Development of a compact Bio-Optofluidic Cell Sorter

Publication: Research - peer-reviewConference article – Annual report year: 2012

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@article{e1d425f9f5da489a96ad7cbac80d1b61,
title = "Development of a compact Bio-Optofluidic Cell Sorter",
keywords = "Optical tweezers or optical manipulation, Machine vision, Spatial light modulators, Image processing, Optical sorting",
publisher = "S P I E - International Society for Optical Engineering",
author = "Bañas, {Andrew Rafael} and Darwin Palima and Finn Pedersen and Jesper Glückstad",
year = "2012",
doi = "10.1117/12.909908",
volume = "8274",
pages = "82740N",
journal = "Proceedings of SPIE, the International Society for Optical Engineering",
issn = "1605-7422",

}

RIS

TY - CONF

T1 - Development of a compact Bio-Optofluidic Cell Sorter

A1 - Bañas,Andrew Rafael

A1 - Palima,Darwin

A1 - Pedersen,Finn

A1 - Glückstad,Jesper

AU - Bañas,Andrew Rafael

AU - Palima,Darwin

AU - Pedersen,Finn

AU - Glückstad,Jesper

PB - S P I E - International Society for Optical Engineering

PY - 2012

Y1 - 2012

N2 - We develop an active cell sorter that utilizes machine vision for cell identification. Particles are identified based on visual features such as shape, size and color using image processing. The sorter shares features from our previously developed BioPhotonics Workstation. Hence, it benefits from the extended axial manipulation range provided by the low numerical aperture geometry. Detected particles are catapulted axially by several hundred microns, allowing them to be moved from one laminar flow region to another. As the sorting motion is transverse to the viewing plane, multiple particles can be catapulted at the same time, therefore enabling parallel sorting. The sorter is developed with a minimal footprint such that it can operate as a table top device, an advantage over flow cytometry or FACS systems.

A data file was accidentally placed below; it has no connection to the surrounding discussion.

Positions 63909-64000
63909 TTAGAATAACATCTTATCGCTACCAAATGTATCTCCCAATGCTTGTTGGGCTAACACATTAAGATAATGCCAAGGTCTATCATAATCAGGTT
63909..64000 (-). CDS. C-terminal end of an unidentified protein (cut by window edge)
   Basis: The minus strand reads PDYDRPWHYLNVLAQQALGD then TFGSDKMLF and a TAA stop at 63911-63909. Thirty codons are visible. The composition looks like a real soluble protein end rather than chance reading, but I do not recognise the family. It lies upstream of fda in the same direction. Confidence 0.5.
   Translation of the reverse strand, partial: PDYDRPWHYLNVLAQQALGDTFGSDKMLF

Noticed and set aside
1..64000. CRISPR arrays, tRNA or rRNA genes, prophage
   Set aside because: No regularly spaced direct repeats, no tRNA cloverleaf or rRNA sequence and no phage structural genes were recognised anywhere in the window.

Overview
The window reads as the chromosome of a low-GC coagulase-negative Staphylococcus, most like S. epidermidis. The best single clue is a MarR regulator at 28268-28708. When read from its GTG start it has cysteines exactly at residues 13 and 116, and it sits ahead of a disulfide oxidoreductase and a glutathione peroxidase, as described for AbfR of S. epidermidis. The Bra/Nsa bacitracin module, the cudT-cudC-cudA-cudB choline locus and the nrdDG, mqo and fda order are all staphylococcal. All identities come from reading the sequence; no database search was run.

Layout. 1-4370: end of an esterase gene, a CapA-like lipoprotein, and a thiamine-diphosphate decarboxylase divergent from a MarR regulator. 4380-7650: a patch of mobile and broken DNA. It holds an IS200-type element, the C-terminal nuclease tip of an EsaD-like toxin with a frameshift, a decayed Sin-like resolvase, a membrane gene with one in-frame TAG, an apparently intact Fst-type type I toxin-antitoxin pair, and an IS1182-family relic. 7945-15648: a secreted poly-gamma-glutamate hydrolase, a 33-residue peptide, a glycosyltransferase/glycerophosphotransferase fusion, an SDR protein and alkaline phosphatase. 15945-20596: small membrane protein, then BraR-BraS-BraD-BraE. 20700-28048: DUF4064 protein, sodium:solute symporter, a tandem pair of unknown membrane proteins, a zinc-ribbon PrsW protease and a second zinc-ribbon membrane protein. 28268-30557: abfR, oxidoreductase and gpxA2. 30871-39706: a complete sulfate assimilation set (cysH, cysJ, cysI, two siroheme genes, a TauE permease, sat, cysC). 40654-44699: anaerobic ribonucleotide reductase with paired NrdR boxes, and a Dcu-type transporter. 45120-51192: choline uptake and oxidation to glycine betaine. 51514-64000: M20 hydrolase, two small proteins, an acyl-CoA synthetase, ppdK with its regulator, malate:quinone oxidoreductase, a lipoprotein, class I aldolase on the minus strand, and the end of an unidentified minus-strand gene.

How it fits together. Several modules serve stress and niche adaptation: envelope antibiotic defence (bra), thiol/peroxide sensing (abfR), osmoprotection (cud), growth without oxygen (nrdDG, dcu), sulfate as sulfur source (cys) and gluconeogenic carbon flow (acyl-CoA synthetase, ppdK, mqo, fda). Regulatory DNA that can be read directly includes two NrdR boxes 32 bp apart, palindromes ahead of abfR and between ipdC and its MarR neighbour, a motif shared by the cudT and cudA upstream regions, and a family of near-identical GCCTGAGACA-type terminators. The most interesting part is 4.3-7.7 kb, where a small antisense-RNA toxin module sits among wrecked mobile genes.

AB - We develop an active cell sorter that utilizes machine vision for cell identification. Particles are identified based on visual features such as shape, size and color using image processing. The sorter shares features from our previously developed BioPhotonics Workstation. Hence, it benefits from the extended axial manipulation range provided by the low numerical aperture geometry. Detected particles are catapulted axially by several hundred microns, allowing them to be moved from one laminar flow region to another. As the sorting motion is transverse to the viewing plane, multiple particles can be catapulted at the same time, therefore enabling parallel sorting. The sorter is developed with a minimal footprint such that it can operate as a table top device, an advantage over flow cytometry or FACS systems.

KW - Optical tweezers or optical manipulation

KW - Machine vision

KW - Spatial light modulators

KW - Image processing

KW - Optical sorting

UR - http://spie.org/x2584.xml

U2 - 10.1117/12.909908

DO - 10.1117/12.909908

JO - Proceedings of SPIE, the International Society for Optical Engineering

JF - Proceedings of SPIE, the International Society for Optical Engineering

SN - 1605-7422

VL - 8274

SP - 82740N

ER -